Quantifying the Contribution of Climate Change and Human Activities to Runoff Changes in the Source Region of the Yellow River
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Key Laboratory of Yellow River Water Environment in Gansu Province, School of Environment and Municipal Engineering, Lanzhou Jiao Tong University, Lanzhou 730070, Gansu, China
Observation and Research Station of Eco-Hydrology and National Park by Stable Isotope Tracing in Alpine region/ Gansu Qilian Mountains Ecology Research Center/Key Laboratory of Ecohydrology of Inland River Basin, Northwest Institute of Eco-Environment and Resources, Chinese Academy of Sciences, Lanzhou 730000, Gansu, China
Zongxing Li   

Northwest Institute of Eco-Environment and Resources, Chinese Academy of Sciences, China
Submission date: 2022-07-09
Final revision date: 2022-08-23
Acceptance date: 2022-09-17
Online publication date: 2023-01-13
Publication date: 2023-03-14
Pol. J. Environ. Stud. 2023;32(2):1661–1674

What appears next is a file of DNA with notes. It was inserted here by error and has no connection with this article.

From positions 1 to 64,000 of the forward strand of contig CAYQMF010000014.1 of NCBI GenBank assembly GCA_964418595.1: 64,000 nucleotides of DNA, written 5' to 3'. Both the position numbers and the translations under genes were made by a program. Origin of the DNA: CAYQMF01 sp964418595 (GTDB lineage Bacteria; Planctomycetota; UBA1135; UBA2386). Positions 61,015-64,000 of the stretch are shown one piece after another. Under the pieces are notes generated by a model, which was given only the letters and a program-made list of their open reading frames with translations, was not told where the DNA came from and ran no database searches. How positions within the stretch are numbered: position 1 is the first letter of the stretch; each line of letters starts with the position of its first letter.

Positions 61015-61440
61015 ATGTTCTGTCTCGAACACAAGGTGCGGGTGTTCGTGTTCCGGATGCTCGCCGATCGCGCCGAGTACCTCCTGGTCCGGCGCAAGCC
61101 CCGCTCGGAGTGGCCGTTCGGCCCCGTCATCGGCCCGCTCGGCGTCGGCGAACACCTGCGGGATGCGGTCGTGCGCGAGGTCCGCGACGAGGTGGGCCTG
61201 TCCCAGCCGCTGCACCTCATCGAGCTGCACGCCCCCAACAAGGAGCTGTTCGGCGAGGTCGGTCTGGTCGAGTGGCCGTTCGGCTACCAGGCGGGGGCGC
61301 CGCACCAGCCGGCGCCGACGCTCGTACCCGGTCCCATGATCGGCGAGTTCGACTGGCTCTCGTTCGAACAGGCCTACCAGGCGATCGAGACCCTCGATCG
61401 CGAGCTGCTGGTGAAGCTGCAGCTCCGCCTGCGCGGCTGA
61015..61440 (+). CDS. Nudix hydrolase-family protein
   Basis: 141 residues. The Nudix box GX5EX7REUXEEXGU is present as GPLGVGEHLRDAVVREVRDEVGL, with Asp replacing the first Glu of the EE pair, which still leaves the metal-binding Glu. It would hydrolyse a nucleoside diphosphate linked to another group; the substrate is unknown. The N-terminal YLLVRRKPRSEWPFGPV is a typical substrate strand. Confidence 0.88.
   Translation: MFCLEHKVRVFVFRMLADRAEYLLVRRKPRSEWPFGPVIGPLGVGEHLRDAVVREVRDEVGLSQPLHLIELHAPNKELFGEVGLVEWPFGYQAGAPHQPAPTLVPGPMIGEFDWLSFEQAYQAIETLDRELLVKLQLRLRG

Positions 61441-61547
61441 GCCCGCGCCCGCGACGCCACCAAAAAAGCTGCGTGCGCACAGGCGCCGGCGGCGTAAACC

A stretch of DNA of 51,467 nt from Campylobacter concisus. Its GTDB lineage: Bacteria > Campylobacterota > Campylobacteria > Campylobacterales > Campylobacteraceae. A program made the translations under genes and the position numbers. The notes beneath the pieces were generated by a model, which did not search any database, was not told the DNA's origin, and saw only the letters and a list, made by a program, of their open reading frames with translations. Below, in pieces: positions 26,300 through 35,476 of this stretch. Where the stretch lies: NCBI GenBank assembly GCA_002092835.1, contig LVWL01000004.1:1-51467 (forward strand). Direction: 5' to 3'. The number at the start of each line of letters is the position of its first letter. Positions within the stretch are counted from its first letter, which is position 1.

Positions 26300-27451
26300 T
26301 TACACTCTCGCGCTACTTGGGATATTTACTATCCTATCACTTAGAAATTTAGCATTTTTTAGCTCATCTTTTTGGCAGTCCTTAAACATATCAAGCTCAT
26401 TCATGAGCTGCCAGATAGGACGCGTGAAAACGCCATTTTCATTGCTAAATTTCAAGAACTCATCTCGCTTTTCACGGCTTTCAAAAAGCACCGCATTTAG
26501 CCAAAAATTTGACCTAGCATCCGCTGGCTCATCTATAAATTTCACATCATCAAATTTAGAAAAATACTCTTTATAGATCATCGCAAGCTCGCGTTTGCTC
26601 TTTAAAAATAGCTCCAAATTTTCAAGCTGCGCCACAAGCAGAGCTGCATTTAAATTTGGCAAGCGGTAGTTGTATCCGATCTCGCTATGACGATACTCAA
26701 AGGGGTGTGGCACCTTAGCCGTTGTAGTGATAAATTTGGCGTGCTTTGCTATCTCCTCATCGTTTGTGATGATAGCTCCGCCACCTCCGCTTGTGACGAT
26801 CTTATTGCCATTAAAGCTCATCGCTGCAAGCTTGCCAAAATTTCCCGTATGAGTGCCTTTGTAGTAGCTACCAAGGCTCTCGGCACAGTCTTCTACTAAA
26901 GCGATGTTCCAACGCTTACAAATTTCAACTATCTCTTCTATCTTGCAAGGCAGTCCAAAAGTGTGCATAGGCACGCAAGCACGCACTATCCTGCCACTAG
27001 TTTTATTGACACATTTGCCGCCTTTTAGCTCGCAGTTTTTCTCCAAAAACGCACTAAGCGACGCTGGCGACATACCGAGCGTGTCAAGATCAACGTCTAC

Assessing the characteristics of runoff changes and quantifying the contribution of influencing factors to runoff changes are crucial for water resources management and sustainable development in the source region of the Yellow River (SRYR). The intra-annual distribution of runoff depicted a double-peak effect. The first runoff peak in July was primarily influenced by precipitation, which did not completely flow after falling to the ground. However, some water was stored in the active layer of permafrost and released in September resulting in the second runoff peak. The contributions of precipitation and temperature to the runoff changes were 74.2% and 25.8%, respectively. The runoff peaks advanced by 15 and 6 days for the first and second peaks, respectively, owing to the influence of the cryosphere change. Principal component analysis revealed that the contributions of climate change and human activity to runoff fluctuations were 72.9% and 27.1%, respectively, during 1961-2018, indicating that hydrological processes were mainly influenced by climate change in the SRYR. The combined effect of climate change created a warm and dry trend after 1990, indicating a spatial distribution of wetness in the northwest and aridity in the southeast of the SRYR.